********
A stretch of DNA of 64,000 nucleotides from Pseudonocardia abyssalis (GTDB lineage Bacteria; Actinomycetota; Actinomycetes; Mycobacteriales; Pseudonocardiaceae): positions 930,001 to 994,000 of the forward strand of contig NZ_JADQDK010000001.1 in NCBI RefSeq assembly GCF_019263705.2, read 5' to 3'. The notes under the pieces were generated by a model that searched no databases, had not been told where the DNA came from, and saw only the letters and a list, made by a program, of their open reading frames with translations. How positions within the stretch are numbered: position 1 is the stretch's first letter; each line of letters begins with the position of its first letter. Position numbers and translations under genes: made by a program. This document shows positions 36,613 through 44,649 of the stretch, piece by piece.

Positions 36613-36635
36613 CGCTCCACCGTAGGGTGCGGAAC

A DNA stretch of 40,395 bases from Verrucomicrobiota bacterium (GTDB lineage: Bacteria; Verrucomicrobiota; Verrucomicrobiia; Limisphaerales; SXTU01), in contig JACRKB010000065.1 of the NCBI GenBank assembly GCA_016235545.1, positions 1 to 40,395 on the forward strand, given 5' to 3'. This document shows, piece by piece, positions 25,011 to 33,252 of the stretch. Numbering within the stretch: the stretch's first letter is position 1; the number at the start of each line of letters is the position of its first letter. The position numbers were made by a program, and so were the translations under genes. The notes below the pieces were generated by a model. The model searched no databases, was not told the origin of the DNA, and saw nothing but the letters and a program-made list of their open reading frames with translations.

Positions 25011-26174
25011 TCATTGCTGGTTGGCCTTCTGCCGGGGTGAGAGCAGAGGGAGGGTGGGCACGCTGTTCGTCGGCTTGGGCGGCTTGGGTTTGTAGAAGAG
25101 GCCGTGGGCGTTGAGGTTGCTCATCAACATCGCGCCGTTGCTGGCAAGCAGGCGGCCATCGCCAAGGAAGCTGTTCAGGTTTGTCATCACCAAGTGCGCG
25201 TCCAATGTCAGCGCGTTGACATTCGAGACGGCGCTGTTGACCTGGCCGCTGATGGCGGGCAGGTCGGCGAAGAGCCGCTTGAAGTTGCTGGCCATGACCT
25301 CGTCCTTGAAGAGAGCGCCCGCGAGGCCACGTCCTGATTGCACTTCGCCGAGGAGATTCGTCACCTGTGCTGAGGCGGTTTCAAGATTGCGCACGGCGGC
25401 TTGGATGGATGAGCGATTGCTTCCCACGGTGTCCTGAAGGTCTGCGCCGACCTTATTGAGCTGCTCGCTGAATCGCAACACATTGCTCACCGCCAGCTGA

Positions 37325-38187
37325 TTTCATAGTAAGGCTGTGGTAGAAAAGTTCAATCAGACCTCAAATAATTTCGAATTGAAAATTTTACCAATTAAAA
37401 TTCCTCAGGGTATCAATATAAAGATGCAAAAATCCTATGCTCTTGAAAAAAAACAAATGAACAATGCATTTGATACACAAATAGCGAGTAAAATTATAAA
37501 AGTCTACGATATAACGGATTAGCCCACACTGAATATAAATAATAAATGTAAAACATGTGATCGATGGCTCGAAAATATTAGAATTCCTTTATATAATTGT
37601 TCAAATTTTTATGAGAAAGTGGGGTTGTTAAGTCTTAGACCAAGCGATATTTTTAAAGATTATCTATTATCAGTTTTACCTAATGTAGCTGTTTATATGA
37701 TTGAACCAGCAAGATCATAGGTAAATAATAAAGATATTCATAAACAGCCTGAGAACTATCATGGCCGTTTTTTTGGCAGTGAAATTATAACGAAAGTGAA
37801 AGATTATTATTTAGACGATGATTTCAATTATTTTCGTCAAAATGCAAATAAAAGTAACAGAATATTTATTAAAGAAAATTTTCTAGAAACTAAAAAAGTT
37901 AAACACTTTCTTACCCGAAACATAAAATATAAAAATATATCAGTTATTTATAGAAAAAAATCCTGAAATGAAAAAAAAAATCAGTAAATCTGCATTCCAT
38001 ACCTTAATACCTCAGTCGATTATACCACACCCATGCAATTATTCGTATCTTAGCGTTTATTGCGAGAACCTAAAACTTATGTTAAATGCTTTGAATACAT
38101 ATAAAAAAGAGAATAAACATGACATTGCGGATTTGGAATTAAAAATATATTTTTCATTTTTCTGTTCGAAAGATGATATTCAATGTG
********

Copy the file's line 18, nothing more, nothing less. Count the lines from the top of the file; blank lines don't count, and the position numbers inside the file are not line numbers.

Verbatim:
37901 AAACACTTTCTTACCCGAAACATAAAATATAAAAATATATCAGTTATTTATAGAAAAAAATCCTGAAATGAAAAAAAAAATCAGTAAATCTGCATTCCAT